When surgery is needed to treat spinal bone spurs, there are multiple procedures that may be selected. A surgeon will choose which procedure will be the most beneficial for a patient, depending on the severity and complications associated with the spinal bone spurs. Although back surgeries with bone spurs are considered to be safe and relatively effective, there are complications and risks involved with each procedure.
Two of the most common procedures used to treat spinal bone spurs are the endoscopic lumbar foraminotomy (ELF) procedure and the laminotomy procedure. These two procedures are only used as treatment options when other treatment methods have not been effective. Typically, when either surgery is performed, no additional treatment or surgeries will be needed.
Endoscopic Lumbar Foraminotomy
Endoscopic lumbar foraminotomy (ELF) is considered to be a minimally invasive procedure used to relieve pain and spinal nerve compression by causing as little intrusion within the body as possible. This endoscopic procedure is performed, with the use of general anesthesia, by inserting small metal tube into the spine through a small incision in the area. The surgeon guides the instrument with the use of a tiny camera or x-ray. The surgeon is then able to remove any bone spurs or overgrowth that may be causing the symptoms. Because the surgery is minimally invasive, it is often conducted on an out-patient basis with a quick recovery rate.
Complications from this procedure are rare, and it is considered to be quite effective. Often, patients experience immediate benefits following the procedure and can quickly resume normal activities. Complications generally occur if the incisions are large, which increases the risk for infection.
A laminotomy procedure is similar to the ELF procedure. It is another minimally invasive procedure that is conducted under general anesthesia and conducted on an out-patient basis, after a couple of hours of monitoring. This procedure involves removing the ligament in the spinal canal to access the compressed nerves. As with the previous procedure, small incisions are made in order to insert a series of tubes that vary in size. This method comes with little risk of damage to the surround muscles. Using a laser, camera, irrigation and suction, the surgeon is able to relieve the pain caused by the spinal bone spurs.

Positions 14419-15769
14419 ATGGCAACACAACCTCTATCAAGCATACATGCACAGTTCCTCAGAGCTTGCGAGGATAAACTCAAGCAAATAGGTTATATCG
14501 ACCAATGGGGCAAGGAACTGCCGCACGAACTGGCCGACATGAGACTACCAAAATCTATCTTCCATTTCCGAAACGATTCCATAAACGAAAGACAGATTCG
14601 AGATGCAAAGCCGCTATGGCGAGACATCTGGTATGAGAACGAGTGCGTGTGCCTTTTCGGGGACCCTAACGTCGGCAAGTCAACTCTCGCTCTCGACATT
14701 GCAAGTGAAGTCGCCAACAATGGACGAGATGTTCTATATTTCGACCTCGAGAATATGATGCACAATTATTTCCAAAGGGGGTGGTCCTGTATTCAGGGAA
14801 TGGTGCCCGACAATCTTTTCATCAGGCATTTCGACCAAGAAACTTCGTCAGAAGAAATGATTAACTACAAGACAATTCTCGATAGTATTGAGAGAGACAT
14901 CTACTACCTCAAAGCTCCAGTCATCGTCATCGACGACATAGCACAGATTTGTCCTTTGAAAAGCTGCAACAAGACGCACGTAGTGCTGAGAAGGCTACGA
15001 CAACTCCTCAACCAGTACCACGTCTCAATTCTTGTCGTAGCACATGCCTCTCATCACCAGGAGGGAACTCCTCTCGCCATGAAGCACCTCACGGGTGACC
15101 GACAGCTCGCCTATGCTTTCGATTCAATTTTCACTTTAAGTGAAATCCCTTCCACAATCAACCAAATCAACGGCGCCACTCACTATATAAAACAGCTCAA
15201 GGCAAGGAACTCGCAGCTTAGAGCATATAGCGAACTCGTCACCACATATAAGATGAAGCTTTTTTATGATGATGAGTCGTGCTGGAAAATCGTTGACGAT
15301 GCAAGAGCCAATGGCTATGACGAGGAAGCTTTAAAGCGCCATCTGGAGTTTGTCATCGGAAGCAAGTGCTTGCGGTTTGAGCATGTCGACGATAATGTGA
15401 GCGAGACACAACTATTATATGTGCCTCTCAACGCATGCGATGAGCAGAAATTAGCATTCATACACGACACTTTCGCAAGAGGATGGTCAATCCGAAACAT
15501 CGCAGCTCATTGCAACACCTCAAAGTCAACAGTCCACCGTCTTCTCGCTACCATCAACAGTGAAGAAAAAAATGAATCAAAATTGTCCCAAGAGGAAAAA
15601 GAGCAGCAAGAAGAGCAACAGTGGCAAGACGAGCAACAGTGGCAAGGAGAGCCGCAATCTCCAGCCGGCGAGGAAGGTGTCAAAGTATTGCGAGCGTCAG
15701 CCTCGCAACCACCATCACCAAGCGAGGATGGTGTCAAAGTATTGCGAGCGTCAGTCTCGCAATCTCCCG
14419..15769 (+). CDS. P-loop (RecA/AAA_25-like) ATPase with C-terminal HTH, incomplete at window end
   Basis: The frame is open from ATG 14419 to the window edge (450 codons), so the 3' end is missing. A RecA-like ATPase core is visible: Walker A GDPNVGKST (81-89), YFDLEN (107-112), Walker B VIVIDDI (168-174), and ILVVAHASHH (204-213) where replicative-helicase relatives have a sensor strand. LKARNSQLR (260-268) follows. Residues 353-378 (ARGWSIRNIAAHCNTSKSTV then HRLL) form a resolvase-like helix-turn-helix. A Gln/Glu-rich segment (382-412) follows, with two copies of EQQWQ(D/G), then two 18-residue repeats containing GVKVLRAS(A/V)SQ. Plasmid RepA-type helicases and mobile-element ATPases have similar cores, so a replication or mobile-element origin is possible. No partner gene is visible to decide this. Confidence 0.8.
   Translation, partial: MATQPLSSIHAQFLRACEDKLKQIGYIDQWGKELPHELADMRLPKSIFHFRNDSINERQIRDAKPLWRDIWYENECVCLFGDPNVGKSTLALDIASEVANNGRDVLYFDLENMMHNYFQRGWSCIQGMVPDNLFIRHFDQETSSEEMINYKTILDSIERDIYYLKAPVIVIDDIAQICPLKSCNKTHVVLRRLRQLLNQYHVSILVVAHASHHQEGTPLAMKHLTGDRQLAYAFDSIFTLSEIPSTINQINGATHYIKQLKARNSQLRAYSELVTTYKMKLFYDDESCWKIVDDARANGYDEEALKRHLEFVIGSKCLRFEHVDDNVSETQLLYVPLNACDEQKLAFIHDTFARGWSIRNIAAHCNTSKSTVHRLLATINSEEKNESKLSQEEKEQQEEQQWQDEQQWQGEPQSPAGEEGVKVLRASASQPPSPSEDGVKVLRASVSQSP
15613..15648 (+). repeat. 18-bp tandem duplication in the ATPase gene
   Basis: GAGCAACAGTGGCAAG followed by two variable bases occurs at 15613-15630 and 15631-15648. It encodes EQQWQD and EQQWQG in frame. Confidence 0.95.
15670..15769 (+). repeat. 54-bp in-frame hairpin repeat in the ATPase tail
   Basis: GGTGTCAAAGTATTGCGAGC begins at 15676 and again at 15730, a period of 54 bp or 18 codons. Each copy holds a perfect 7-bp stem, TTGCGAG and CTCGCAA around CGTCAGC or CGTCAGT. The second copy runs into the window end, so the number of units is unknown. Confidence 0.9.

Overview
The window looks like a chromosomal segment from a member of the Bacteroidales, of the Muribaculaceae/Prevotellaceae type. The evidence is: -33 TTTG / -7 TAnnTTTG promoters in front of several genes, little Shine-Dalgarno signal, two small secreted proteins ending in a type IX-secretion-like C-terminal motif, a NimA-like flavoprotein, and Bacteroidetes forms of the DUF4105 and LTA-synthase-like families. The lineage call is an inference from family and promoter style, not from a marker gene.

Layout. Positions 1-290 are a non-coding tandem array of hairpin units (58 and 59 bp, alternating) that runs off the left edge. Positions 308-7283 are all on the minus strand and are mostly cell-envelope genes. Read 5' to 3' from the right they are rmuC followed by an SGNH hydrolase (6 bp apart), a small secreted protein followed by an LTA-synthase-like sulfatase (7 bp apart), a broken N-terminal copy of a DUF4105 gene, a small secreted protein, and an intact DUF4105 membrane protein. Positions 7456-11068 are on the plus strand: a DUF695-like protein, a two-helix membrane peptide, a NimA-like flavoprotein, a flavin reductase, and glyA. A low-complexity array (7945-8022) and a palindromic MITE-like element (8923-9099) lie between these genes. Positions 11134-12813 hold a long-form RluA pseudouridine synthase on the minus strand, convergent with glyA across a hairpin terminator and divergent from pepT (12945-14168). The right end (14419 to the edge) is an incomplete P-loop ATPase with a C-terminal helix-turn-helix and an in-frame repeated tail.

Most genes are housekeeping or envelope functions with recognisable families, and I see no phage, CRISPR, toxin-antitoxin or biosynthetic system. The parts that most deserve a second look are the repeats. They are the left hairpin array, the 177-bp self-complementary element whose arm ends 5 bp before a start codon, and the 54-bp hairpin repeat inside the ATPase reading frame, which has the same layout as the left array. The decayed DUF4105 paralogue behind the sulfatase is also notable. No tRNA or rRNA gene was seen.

As with the ELF procedure, patients usually experience immediate relief following the procedure, and when the tubes are removed, only a couple of stitches are needed to close the incision sites. Infection is possible at the incision site, as well as possible damage to the surrounding muscles, should they accidentally be cut or torn. Typically, the most serious complication that can occur from this procedure involves a reaction to the anesthesia and spinal nerve damage; however, the occurrence of this complication is rare.
"Endoscopic Lumbar Foraminotomy," https://www.laser-spine.com/spinehealth/treatments/endoscopic_foraminotomy/
"Endoscopic Foraminotomy," https://www.advancedspine.com/Information-Center/Endoscopic-Foraminotomy.aspx